Pixar Under SEC Investigation
Daily Variety and the Financial Times of London (paid subscription required) are reporting that two months after Apple failed to find stock options irregularities at Pixar, the Securities & Exchange Commission is double-checking their work.
According to the Financial Times, the SEC is believed to be investigating whether the animation company backdated options issued to a number of Pixar executives, including John Lasseter and Ed Catmull, during the years 1997 – 2003, a period before the company was bought by Disney.
Backdated options essentially allow an employee to receive options for a date known to be a stock-price low, allowing the employee to benefit from the stock’s rise. They are not always illegal, but failure to disclose them to the board or to investors can, in some cases, be considered a criminal activity.
Catmull received 1 million options, while Lasseter received 2 million, on Dec. 6, 2000, at the price of $13.25, according to SEC filings. Both prices were the low for the period.
Lasseter also received options in 1997, shortly before the company signed a movie distribution deal with Disney that sent the stock skyrocketing.
If Catmull and Lasseter’s options were backdated, they could have automatically pocketed, on paper, as much as $12 million in Lasseter’s case and $6 million in Catmull’s.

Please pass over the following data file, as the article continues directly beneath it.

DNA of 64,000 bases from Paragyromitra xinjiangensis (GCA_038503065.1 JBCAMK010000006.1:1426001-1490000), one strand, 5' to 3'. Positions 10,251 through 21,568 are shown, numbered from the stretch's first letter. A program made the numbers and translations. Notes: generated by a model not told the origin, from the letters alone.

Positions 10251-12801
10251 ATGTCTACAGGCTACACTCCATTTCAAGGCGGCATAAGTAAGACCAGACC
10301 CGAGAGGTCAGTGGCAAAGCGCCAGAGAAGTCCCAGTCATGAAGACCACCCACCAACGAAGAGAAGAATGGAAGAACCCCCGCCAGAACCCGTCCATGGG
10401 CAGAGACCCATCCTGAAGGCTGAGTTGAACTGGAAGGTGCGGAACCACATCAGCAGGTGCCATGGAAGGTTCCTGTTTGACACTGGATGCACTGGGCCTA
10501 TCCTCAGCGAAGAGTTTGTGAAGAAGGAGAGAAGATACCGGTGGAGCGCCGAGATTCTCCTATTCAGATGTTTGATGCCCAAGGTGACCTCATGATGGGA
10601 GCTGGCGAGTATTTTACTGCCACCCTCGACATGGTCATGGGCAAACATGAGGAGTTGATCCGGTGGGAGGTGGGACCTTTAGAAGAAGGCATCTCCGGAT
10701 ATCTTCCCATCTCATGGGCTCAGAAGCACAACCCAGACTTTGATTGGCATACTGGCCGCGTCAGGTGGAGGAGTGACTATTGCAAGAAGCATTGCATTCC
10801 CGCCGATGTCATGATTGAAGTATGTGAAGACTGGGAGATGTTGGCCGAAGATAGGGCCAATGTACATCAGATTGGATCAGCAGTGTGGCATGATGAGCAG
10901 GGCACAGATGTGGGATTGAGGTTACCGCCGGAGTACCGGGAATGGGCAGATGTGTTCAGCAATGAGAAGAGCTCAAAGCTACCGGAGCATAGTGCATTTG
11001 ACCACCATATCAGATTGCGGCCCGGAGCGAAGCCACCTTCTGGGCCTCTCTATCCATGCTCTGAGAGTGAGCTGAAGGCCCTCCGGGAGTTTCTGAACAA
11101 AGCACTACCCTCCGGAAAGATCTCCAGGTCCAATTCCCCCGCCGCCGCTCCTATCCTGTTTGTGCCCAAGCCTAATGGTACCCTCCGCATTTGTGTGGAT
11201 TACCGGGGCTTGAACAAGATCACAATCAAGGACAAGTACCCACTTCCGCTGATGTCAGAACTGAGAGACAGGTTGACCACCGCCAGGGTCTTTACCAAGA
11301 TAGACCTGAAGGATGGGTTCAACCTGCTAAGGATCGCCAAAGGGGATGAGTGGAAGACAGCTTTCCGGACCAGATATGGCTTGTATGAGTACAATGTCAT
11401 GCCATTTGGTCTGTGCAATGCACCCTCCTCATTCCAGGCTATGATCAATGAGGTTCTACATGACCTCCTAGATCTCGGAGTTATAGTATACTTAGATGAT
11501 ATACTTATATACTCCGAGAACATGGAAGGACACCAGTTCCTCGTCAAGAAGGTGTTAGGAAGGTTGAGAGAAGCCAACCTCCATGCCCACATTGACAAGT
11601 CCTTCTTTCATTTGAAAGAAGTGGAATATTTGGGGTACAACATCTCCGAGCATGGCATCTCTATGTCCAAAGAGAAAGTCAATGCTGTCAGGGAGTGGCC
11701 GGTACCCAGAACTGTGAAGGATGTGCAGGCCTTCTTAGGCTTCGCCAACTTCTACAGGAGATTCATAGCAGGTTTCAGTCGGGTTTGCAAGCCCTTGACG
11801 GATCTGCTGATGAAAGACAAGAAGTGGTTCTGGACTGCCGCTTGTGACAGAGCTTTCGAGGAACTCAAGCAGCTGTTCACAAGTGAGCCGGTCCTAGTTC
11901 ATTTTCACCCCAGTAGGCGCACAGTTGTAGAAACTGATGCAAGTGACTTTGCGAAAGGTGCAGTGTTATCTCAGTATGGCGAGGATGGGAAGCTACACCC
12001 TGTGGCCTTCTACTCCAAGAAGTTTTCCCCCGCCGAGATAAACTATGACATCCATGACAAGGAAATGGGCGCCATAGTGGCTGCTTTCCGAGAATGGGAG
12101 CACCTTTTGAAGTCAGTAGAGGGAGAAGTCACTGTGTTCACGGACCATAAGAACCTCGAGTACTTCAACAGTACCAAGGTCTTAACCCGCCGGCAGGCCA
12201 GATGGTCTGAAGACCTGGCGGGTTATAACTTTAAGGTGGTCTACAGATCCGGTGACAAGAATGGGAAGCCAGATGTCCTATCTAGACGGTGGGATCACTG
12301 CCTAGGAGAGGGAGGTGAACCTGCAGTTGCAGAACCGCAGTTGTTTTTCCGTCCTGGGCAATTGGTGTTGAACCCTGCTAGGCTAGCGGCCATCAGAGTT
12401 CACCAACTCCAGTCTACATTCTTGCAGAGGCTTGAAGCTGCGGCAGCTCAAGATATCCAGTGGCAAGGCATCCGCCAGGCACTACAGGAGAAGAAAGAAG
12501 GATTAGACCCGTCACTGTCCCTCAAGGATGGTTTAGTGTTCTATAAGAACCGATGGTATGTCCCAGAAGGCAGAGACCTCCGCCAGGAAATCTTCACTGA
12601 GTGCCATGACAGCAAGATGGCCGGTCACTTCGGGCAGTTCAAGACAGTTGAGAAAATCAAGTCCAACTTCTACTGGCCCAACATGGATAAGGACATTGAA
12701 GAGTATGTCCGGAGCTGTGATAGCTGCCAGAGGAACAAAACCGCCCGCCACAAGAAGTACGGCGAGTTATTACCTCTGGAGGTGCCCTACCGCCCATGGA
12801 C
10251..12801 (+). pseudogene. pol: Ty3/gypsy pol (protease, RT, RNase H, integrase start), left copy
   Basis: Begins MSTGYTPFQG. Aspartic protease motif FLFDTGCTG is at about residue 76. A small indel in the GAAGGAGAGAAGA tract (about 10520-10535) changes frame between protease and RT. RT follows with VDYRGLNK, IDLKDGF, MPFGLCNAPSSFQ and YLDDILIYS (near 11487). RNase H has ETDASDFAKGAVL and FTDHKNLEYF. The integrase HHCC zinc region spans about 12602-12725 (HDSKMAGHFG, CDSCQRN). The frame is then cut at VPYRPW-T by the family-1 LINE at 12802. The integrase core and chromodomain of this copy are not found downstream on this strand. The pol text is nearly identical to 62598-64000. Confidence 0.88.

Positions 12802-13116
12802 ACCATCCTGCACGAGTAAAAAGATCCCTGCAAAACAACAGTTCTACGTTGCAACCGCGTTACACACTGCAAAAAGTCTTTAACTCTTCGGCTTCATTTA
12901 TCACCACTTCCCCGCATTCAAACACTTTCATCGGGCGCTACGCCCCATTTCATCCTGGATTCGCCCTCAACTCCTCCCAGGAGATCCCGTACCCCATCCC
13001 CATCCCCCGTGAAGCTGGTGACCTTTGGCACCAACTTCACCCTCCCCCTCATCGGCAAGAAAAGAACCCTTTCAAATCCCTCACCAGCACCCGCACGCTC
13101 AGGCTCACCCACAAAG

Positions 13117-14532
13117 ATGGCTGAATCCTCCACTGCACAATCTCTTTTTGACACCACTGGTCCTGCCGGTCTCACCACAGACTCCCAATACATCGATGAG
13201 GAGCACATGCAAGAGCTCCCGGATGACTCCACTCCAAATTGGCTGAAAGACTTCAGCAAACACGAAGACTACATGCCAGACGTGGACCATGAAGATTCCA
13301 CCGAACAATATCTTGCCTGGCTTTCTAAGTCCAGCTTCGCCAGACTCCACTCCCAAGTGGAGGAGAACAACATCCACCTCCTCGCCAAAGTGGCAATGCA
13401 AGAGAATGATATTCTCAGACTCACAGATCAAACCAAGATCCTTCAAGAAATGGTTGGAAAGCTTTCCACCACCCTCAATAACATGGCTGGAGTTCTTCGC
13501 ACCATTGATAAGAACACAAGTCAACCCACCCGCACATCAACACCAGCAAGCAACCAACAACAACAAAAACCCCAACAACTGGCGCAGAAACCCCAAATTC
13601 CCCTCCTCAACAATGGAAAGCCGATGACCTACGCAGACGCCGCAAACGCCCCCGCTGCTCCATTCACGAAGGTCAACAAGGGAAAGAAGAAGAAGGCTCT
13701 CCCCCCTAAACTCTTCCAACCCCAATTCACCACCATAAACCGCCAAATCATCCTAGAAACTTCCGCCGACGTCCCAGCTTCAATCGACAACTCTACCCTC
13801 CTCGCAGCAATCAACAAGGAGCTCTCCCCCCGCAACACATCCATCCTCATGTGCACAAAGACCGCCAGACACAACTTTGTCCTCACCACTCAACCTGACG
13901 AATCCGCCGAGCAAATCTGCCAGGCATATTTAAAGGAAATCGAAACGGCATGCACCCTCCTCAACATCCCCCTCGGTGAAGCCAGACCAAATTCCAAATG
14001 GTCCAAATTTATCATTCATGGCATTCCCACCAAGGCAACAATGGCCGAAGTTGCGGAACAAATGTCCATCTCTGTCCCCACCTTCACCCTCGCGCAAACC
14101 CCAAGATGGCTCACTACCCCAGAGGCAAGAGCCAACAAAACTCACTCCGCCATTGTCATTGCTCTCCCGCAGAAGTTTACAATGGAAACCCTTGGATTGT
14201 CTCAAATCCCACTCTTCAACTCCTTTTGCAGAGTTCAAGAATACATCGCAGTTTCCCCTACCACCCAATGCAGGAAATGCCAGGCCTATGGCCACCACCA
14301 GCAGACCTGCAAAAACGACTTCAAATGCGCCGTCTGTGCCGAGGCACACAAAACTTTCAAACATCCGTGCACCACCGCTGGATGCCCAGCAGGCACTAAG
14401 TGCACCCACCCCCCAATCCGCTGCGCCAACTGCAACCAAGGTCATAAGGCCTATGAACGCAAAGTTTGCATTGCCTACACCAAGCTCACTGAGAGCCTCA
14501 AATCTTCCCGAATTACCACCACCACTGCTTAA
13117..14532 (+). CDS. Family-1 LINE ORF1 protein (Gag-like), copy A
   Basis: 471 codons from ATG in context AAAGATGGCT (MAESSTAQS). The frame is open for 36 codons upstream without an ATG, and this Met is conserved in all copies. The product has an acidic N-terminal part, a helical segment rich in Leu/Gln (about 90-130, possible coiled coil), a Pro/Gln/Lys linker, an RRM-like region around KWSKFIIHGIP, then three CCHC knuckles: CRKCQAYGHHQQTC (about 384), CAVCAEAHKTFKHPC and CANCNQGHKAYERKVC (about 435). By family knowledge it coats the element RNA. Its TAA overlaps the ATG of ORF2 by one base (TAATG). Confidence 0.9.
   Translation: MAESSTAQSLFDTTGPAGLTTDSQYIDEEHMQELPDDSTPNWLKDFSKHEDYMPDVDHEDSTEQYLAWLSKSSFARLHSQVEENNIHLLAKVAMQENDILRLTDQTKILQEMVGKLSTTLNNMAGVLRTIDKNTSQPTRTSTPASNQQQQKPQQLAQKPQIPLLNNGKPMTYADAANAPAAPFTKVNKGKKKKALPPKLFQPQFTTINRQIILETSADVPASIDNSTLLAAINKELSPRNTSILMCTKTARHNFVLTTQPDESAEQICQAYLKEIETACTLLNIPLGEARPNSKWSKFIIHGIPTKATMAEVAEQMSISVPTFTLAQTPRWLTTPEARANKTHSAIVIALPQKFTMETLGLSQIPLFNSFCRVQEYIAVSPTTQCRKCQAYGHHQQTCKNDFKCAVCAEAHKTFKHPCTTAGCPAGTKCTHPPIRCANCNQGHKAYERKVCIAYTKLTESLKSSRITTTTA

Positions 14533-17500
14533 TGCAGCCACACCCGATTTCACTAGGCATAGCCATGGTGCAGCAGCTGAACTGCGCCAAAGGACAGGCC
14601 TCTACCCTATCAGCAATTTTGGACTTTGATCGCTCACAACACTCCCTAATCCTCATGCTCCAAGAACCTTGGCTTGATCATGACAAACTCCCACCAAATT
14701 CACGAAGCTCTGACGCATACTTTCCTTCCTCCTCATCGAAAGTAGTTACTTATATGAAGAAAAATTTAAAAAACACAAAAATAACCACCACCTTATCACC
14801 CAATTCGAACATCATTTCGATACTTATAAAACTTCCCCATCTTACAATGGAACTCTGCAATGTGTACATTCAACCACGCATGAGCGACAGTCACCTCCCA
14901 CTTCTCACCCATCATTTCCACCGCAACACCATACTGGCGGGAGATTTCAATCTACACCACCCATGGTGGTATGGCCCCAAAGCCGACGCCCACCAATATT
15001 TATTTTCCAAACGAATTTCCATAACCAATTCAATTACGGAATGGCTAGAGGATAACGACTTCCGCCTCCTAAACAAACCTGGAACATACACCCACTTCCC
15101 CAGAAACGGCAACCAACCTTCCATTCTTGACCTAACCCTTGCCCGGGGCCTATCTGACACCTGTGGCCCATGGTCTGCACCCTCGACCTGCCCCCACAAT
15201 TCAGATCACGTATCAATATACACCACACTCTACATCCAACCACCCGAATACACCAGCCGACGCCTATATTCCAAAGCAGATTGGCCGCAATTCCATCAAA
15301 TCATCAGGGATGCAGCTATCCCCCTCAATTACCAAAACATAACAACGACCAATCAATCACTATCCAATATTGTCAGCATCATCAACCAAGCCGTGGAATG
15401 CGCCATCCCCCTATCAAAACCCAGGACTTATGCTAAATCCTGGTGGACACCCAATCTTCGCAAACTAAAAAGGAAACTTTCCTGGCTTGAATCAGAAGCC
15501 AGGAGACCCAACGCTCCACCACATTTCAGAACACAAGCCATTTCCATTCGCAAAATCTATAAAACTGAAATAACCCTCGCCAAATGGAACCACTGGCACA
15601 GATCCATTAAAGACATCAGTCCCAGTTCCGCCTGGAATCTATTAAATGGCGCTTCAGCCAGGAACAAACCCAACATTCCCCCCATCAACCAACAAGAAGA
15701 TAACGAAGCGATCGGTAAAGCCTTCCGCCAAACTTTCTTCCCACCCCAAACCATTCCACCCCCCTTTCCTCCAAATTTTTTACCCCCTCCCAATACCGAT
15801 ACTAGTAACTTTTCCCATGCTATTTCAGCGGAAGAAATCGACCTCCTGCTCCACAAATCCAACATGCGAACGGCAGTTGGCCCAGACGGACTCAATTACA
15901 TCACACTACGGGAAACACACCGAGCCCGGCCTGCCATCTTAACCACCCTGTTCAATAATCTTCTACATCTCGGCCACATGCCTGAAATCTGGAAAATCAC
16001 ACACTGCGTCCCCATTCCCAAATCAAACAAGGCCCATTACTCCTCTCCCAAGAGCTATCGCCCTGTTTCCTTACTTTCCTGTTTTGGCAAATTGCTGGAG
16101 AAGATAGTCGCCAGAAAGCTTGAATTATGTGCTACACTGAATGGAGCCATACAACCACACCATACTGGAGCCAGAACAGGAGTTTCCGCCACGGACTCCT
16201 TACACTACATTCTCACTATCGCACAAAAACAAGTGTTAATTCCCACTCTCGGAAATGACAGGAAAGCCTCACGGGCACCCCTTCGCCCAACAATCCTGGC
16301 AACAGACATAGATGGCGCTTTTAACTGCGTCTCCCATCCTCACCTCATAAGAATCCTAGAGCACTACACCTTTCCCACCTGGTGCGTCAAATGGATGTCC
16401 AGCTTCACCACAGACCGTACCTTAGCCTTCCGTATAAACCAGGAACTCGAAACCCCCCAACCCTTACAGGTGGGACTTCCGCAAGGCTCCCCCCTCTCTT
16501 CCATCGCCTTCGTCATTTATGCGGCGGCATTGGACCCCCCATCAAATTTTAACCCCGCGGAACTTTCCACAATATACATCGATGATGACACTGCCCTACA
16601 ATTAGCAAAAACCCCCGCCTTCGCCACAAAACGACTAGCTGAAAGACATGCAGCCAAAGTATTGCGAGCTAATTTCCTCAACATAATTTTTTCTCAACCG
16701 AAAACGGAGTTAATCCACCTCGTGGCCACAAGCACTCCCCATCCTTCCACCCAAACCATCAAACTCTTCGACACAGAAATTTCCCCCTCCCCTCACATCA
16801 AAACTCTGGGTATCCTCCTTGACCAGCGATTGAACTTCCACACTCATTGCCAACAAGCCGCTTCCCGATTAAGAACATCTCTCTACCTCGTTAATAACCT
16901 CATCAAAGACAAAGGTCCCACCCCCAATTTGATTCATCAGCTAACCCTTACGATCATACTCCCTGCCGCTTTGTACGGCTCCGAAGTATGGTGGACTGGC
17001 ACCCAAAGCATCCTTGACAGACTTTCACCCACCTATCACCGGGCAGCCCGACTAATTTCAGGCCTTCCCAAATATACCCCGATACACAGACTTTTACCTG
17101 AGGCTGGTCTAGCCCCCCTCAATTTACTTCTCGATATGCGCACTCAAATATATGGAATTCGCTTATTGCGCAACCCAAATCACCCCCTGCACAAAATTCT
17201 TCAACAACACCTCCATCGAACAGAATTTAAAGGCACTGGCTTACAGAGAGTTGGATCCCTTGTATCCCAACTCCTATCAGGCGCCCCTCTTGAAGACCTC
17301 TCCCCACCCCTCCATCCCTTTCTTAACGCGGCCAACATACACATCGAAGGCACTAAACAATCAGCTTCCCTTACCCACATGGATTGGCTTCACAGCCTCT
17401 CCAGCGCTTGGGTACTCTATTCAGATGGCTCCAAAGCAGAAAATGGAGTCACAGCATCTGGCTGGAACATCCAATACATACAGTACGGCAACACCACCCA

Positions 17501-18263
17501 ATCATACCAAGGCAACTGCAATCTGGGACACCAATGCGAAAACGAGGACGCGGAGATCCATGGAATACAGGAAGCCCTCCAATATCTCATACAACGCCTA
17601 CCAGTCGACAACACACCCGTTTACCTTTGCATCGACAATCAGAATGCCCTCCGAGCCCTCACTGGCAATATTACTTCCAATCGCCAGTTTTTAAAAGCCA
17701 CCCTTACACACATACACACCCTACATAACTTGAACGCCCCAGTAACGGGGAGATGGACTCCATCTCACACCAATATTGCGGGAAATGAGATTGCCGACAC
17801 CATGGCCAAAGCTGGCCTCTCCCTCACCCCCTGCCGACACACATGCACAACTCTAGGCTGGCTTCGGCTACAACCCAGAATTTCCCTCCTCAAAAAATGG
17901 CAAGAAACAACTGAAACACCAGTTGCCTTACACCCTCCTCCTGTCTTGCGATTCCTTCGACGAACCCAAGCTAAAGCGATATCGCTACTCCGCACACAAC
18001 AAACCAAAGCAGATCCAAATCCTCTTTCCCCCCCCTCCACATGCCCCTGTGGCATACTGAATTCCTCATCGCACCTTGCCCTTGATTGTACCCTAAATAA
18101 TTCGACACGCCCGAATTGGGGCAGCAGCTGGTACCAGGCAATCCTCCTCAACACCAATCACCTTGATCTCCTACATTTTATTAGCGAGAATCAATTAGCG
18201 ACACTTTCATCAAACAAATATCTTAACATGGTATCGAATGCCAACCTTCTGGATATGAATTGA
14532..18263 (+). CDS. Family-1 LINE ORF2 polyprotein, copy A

Though Pixar was not yet owned by Disney at the time in question, Disney stated last month that its board was carrying out an independent review after receiving inquiries from the SEC and the U.S. Department of Justice, according to the Financial Times. Disney also played down any likely financial impact from the issue.
It should be emphasized that an SEC investigation doesn’t necessarily indicate any wrongdoing. In fact, Pixar is in good company: The options controversy has swept up nearly 200 companies, including Steve Jobs’ other company, Apple Computer.
Thursday, Apple restated earnings by more than million over the last three years because of backdated options issued to Jobs, with an additional $64 million charge for nearly 6,500 questionably timed options.
In October, an internal Apple investigation found irregularities in fifteen instances of options but said that CEO Steve Jobs did not receive any, nor did he know their implications.
Apple pointedly said there’s no evidence “that any current member of management was aware of this irregularity,” suggesting it believed two former executives — possibly former chief financial officer Fred Anderson and former legal counsel Nancy Heinen, as some accounts have suggested — were granting the options.
The October findings made no mention of any questionable activity at Pixar.